Q&A's, World Views



Question: The Epistle of 1 John was written (among other things) to combat the heresy of Gnosticism. Please give the basic tenets of Gnosticism and how I John answered this system of thought.


Firstly, the term Gnosticism is derived from the Greek word “gnosis” translated “knowledge”. It is this term that helps us begin our understanding of the positioning of the value found in its beliefs – that is in salvation gained through “special knowledge” (gnosis). So what is this “special knowledge” that supposedly helps us gain salvation?

We must begin with exploring the worldview of the Gnostics which removes the element of a personal God and makes Him unknowable. This is concluded from a simple and flawed logic based on the fact that God is by nature too perfect and pure for us. The origins of our being are also very different than the Christian worldview as Gnostics believe that God created lesser gods called emanations and in turn one of these tried to know the unknowable God via Wisdom. This mistake that seems to mark a loose parallel to Satan wanting to have God’s nature and humanity’s original sin of wanting to seek knowledge from the tree of the knowledge of good and evil (God’s domain) seems eerily familiar. Out of this faulty goal came an evil god (demiurge) who created the universe and beings known as the archons who subdued us “mortals” to prevent our souls from returning to our intended state with God. Indeed, this is all extremely fascinating mythology but mere myth it is.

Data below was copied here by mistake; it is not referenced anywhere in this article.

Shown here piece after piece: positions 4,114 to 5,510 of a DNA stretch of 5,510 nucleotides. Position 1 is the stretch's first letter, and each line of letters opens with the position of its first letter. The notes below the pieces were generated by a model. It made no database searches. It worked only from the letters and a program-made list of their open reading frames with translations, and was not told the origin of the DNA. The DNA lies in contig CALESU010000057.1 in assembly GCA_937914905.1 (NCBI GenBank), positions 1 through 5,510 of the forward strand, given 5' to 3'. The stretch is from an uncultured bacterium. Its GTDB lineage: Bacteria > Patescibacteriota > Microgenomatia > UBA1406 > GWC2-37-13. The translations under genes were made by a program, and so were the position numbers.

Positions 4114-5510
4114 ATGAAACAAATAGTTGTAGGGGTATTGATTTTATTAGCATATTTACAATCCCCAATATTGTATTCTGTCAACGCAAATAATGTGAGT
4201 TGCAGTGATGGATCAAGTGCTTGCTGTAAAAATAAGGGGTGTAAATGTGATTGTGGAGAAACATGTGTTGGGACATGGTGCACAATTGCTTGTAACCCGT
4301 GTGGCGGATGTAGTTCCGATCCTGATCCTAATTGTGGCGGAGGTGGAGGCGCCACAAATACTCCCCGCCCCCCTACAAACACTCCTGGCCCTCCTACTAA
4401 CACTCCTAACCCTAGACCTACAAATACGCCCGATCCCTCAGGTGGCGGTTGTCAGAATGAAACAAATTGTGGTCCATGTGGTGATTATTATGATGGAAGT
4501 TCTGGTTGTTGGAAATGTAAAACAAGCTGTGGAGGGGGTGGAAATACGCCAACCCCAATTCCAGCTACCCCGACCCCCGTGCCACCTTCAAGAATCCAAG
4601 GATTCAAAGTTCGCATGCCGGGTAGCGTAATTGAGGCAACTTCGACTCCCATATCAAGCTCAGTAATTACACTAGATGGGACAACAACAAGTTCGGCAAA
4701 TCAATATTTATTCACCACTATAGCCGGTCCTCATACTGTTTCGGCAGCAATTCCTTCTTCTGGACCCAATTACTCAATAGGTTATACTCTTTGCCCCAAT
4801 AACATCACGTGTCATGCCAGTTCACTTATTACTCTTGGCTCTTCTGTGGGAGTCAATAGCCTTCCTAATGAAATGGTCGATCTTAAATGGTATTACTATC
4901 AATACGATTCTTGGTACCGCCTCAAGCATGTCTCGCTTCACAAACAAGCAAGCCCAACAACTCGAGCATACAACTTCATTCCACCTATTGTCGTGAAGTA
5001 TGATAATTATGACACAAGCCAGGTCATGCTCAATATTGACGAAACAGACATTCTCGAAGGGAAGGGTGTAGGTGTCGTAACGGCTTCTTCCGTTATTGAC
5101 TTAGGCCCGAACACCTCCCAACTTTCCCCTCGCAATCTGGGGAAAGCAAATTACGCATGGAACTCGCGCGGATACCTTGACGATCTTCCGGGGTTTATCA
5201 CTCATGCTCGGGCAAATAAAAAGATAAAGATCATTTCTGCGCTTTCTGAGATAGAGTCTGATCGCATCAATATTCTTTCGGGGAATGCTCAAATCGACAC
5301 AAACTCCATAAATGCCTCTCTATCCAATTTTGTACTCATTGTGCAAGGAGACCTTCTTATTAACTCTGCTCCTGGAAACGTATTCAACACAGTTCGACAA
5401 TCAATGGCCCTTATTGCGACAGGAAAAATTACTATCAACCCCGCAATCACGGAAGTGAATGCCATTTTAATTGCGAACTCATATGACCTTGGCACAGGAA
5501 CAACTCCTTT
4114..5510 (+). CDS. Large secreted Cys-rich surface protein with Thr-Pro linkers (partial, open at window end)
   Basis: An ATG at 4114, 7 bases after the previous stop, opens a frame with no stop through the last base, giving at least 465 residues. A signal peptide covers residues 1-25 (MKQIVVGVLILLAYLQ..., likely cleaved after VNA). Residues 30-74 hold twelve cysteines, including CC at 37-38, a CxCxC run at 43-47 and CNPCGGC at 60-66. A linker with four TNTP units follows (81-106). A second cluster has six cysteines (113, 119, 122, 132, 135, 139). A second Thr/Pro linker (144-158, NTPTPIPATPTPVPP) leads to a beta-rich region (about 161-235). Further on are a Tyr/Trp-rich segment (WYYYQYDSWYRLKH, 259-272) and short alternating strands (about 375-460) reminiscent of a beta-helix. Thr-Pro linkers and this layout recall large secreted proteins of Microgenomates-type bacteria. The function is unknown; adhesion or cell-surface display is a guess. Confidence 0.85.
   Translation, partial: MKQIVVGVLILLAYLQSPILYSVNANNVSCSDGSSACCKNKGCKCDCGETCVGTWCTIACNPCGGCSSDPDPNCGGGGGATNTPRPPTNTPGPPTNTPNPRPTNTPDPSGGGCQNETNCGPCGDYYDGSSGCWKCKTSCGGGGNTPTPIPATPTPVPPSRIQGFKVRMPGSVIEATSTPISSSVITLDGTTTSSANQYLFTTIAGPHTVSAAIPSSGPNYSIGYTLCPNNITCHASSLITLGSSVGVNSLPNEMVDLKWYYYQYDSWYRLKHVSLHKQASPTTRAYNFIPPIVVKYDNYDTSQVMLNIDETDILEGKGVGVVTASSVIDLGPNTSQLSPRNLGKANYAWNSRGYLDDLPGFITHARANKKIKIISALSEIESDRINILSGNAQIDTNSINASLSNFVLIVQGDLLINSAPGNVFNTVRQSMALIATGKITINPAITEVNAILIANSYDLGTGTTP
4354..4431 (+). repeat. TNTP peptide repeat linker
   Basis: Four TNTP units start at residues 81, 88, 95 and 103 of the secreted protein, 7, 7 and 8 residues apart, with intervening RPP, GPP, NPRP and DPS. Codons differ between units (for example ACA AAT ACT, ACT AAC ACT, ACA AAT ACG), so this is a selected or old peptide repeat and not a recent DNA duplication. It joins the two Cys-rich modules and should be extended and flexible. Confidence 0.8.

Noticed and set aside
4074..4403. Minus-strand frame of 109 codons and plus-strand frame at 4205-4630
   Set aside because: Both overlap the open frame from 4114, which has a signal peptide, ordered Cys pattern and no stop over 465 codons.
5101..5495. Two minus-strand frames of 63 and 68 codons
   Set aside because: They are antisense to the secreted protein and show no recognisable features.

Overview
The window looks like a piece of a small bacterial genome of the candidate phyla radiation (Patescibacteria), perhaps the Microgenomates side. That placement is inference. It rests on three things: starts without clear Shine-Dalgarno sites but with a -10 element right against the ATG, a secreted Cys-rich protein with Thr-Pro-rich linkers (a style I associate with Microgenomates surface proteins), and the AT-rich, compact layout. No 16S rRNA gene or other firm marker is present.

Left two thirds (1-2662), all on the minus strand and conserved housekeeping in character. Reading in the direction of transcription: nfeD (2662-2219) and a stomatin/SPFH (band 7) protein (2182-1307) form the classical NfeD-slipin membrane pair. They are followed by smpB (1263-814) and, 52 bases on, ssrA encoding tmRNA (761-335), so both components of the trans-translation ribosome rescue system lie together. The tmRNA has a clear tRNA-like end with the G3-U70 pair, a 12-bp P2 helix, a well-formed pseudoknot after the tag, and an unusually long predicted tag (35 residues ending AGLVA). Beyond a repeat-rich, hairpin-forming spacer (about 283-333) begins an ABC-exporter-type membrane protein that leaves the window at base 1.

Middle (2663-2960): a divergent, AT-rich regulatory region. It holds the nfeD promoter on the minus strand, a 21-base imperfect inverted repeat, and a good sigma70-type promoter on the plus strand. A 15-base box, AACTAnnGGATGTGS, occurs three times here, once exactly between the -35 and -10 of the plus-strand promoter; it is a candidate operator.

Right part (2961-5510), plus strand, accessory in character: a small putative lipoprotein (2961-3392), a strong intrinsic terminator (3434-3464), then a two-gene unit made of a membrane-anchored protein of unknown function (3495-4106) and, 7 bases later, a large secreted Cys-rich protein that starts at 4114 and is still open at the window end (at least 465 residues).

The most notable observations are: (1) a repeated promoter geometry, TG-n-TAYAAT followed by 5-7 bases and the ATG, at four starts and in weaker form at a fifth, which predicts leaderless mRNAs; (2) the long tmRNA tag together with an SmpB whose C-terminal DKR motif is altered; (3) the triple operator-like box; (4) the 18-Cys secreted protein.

A shared view of the transitory nature of our existence is similar to Christianity but similarities quickly depart in all linkages and descend into a new age/old age/mystic/Buddhist concept of attaining self-enlightenment (special knowledge) to then return back to God. All these teachings to help learn the knowledge needed was to be dispensed by the Gnostic teachers in much the same fashion Buddhist grand masters do so today.

Along with all of these fundamental differences on the origins of the universe and humanity comes the fundamental disagreement on the identity of Jesus. They view Him as a great Gnostic teacher and deny His deity and sonship and therefore His entire work (death on the cross and resurrection unto the Father). 1 John begins by dealing with our identity in chapter 3 as children of God and goes on in chapter 4 to attack the false teachings that did not “[acknowledge] that Jesus Christ has come in the flesh from God”. Interestingly, as we continue to read from verse 7 to the end of the chapter we see Scripture clearly explaining what it means to truly know God and how that must start with love, action, and the Spirit. John is making a direct attack on the “special knowledge” that seems to have found an elite intellectual or righteous level and brings it down to a practical expression – almost resonating as a call that religion isn’t meant to be lofty it is meant to be real and it begins with understanding who we are, who Christ is, why the Father sent Him, what He has done for us, and what the Spirit continues to do in us.

For more information of this topic please see my post on “Testing the Spirits”.